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Economy in Brief

U.S. Personal Spending Growth Slowed
by Tom Moeller March 26, 2004

Consumer spending rose just 0.2% in February following an upwardly revised 0.5% January increase. A 0.5% gain in total PCE had been the Consensus expectation.

Despite a modest increase in light vehicle sales last month, durable goods spending fell 0.2%. Spending on non-durables rose a slight 0.1% (6.5% y/y). After accounting for a 0.4% rise in the price deflator for non-durables, real non-durables spending fell 0.4% (+5.0% y/y). Services spending rose 0.4% (5.3% y/y).

Personal income rose 0.4% (+4.6% y/y) in February versus Consensus expectations for a 0.3% gain.

Wages & salaries were strong with a 0.5% (+3.6% y/y) rise after an upwardly revised 0.7% January pop. Strength in wages was again spread evenly across industries.

Personal disposable income rose 0.4% (5.6% y/y) following an upwardly revised 0.9% January jump. Tax payments rose slightly (-3.6% y/y) after the 4.8% January skid.

The PCE chain price index rose 0.2%. Less food & energy prices rose 0.1% (1.1% y/y) last month after a like gain in January, but earlier figures were revised up slightly.

The savings rate ticked up to 1.9%.

Disposition of Personal Income Feb Jan Y/Y 2003 2002 2001
Personal Income 0.4% 0.3% 4.6% 3.3% 2.3% 3.4%
Personal Consumption 0.2% 0.5% 5.8% 5.0% 4.8% 4.5%
Savings Rate 1.9% 1.8% 2.0% 2.1% 2.3% 1.7%
PCE Chain Price Index 0.2% 0.3% 1.5% 1.8% 1.4% 2.0%
Surprise Gain in U.S. Consumer Sentiment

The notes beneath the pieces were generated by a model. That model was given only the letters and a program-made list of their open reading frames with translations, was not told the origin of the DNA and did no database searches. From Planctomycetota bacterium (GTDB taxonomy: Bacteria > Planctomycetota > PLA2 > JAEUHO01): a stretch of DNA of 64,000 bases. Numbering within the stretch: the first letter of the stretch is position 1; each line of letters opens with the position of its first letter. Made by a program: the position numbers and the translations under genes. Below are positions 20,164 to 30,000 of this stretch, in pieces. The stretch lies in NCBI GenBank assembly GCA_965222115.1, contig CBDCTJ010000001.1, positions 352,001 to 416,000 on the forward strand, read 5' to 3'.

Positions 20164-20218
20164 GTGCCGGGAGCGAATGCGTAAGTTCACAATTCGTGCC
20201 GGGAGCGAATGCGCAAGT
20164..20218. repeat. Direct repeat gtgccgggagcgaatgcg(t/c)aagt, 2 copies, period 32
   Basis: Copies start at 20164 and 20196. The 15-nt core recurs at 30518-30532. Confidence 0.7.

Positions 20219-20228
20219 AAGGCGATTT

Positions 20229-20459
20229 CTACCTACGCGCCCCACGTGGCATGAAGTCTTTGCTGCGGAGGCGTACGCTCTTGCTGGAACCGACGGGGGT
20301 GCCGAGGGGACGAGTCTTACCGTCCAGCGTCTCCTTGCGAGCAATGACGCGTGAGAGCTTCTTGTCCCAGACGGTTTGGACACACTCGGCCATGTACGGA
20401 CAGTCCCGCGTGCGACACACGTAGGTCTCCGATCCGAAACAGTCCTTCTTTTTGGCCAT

by Carol Stone March 26, 2004

The University of Michigan’s consumer sentiment index rebounded unexpectedly in the latter part of March to give a 95.8 reading for the month as a whole. The mid- month index was 94.1, and Consensus expectations had called for further erosion to 93.2. Instead, the late March results put the month at the best level since mid-2002, apart from the unusual and unsustainable spurt in January.

The gain in sentiment may be related to the reduced number of claims for unemployment insurance. That recently favorable trend is probably the most positive sign about the labor market in many months. A comparison of the Michigan Index with monthly claims data shows 71%-83% correlation over various parts of the last 25 years. So if there are fewer layoffs, people "feel better" enough to push up the Michigan results. In turn, over the last ten years there has been a 76% correlation between the level of consumer sentiment and the y/y change in real PCE. That correlation has risen to 84% during the last five years. While it might go without saying that better labor market conditions should lead to more spending, what we have in the latest jobless claims data and the Michigan Survey is a very early indication that labor markets are getting better and that people may be noticing that. Moreover, the higher sentiment readings are somewhat surprising in light of the sharp nationwide surge in gasoline prices, the recent lackluster stock market, and the renewed terrorist concerns.

Perceptions of both current economic conditions and expectations shared in the more positive economic picture. The assessment of current conditions improved by more than a point from the mid-month result, and expectations reversed their earlier decline to show a net gain for the month, albeit a small one.

The University of Michigan survey is not seasonally adjusted.It is based on telephone interviews with 250 households nationwide on personal finances and business and buying conditions. The survey is expanded to a total of 500 interviews at month end.

University of Michigan March Mid- March Feb March 2003 2003 2002 2001
Consumer Sentiment 95.8 94.1 94.4 77.6 87.6 89.6 89.2
   Current Conditions 106.8 105.7 103.6 90.0 97.2 97.5 100.1
Consumer Expectations 88.8 86.6 88.5 69.6 81.4 84.6 82.3
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